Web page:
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UVM Cannabis Research: Whey-Based Technology Improves CBD Absorption by 6X, Reduces Waste

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Today, you can find cannabidiol (CBD) in everything from seltzer water and edibles to oils and salves. Though it’s not yet legal federally to add CBD to food and dietary supplements, many U.S. states currently allow it through state-specific legislation.

CBD, the naturally occurring, non-psychotropic cannabinoid of the hemp plant, doesn’t cause a high and is not addictive. It’s been used to treat epilepsy, neurodegenerative diseases, mental health disorders, nausea, and inflammation and inhibit cancer cell growth. Millions of people use CBD for a wide range of benefits. 

There is a well-known issue, though: CBD doesn’t absorb well into the body, and it isn’t easy to know how much to take. Studies suggest that only six percent of the oil-based CBD products you take orally get absorbed into your system. That’s because CBD does not dissolve in water (the human bloodstream is mostly-water based). For your body to respond, you’d have to consume more than you need, a costly and wasteful problem.

Dr Mingruo Guo

Research conducted through the Medical Cannabis Center for Research and Education (MCCRE) at the University of Vermont Larner College of Medicine aims to change that. 

Dr. Mingruo Guo, a food science professor at the UVM College of Agriculture and Life Sciences, and Dr. Kalev Freeman, a physician-scientist at the UVM Larner College of Medicine, are at the forefront of the development of new technology that they anticipate will make CBD six times more bioavailable, or easily absorbed by the body, compared to pure CBD.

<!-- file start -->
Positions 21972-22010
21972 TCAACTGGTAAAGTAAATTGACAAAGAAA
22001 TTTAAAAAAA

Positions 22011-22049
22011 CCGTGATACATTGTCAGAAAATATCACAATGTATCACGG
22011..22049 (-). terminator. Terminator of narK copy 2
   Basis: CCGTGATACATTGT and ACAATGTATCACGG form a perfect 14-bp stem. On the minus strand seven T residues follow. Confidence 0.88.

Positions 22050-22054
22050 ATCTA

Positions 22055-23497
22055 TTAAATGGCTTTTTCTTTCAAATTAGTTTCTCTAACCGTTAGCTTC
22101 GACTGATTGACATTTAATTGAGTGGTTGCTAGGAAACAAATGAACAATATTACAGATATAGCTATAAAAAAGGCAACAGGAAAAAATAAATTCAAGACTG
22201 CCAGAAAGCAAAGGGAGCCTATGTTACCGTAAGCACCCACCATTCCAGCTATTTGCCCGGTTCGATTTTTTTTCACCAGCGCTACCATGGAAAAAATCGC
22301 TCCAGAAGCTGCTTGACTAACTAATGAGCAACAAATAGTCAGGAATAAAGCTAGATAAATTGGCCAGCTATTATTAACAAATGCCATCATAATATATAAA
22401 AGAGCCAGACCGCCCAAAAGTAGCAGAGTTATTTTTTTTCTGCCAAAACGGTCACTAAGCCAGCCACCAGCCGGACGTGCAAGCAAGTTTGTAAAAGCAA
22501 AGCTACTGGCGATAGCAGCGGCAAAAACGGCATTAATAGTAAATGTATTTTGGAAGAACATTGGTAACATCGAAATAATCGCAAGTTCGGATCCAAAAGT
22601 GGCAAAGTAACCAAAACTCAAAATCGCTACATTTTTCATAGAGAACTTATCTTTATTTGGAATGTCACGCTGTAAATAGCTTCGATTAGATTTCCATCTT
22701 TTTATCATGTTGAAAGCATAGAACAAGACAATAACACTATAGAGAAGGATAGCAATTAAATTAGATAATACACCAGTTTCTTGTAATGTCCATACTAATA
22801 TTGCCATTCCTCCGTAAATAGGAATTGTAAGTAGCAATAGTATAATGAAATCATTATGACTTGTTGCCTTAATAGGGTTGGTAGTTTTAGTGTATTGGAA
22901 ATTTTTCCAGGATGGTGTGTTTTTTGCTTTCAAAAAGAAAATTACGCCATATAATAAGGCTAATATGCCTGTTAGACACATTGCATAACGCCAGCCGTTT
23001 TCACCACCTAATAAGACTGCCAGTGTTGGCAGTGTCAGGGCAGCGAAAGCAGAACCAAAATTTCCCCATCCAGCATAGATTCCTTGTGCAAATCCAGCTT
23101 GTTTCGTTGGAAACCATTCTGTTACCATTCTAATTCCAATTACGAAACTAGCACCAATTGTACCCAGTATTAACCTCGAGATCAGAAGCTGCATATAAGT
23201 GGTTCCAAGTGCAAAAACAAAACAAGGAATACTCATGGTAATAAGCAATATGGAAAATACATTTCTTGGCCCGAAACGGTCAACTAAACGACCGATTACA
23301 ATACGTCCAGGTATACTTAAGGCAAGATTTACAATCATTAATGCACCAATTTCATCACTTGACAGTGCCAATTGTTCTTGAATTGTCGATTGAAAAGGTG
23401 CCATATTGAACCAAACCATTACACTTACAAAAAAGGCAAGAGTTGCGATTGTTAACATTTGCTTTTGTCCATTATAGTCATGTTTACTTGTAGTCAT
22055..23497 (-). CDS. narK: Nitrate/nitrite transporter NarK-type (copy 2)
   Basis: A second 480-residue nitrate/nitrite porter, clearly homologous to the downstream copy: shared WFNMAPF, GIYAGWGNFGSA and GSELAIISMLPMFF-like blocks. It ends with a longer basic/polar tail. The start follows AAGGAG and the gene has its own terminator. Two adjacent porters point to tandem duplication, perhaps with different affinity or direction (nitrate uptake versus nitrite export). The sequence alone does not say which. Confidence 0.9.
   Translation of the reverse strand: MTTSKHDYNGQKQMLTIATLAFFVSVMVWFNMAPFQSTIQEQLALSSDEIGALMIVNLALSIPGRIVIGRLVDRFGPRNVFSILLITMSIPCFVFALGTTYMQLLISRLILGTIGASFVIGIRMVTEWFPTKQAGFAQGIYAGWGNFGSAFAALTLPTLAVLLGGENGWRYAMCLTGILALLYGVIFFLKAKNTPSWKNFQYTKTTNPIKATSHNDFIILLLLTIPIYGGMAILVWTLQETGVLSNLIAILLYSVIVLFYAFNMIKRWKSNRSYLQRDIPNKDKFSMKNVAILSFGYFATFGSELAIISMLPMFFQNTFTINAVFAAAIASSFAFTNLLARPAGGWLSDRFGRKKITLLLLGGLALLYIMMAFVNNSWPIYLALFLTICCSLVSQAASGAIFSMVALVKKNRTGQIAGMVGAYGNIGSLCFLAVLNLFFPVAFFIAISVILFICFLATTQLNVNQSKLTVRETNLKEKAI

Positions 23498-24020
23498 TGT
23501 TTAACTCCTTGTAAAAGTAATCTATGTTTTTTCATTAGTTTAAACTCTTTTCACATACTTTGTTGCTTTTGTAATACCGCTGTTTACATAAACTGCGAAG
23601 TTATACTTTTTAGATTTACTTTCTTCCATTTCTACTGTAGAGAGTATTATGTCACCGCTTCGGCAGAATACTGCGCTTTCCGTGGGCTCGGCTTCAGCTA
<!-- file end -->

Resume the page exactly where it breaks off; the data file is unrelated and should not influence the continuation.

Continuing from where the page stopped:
“If you buy hemp oil, you may have 30 milligrams in three drops,” Guo said. “With this technology, you only need to use five or six milligrams to get the same effect. The CBD is made so available and effective in the body that you can use less and reduce what you need by 70 to 80 percent.”

Using CBD in a New Way, With Whey

The new patented technology developed in the food science lab at UVM effectively encapsulates CBD, including the “full-spectrum” or whole plant extract (a crude, unrefined extraction made from the resinous flower) to formulate food products and nutritional supplements. 

UVM Cannabis Research CBD in yogurt

The whole plant extract is more natural than isolated CBD (it retains more qualities of the original plant, including terpenes, flavonoids, and waxes). It’s also less expensive to produce because it doesn’t require as many processing steps. 

The challenge with using crude hemp extract? The intense flavor and limited bioavailability. Guo and his team are working to solve those challenges with a natural product with unique chemical properties – whey protein. 

“We use whey protein isolate or whey protein concentrate and a technology to modify the whey protein molecules to make them into a microgel,” Guo said of the process. “We treat it and then use the polymerized whey protein to encapsulate the hemp extract or CBD molecules into an emulsion or nanoparticle suspension.”  

The process also reduces waste in the dairy industry. Over one-third of the whey generated by cheesemaking is disposed of annually in the U.S. as wastewater. It’s a waste stream that Guo says can be used to make CBD more beneficial to the human body.

“Our stomach is hostile because of acid, so we treat the CBD with the new whey technology, and the molecules get protected and wrapped up by the whey protein,” Dr. Guo said. “Then, they get through the stomach into the small intestine, where the most can be absorbed.”

Two different CBD nanoparticle applications are being tested: capsules and food.

Dr Kalev Freeman

CBD in a Capsule: New Possibilities in Medicine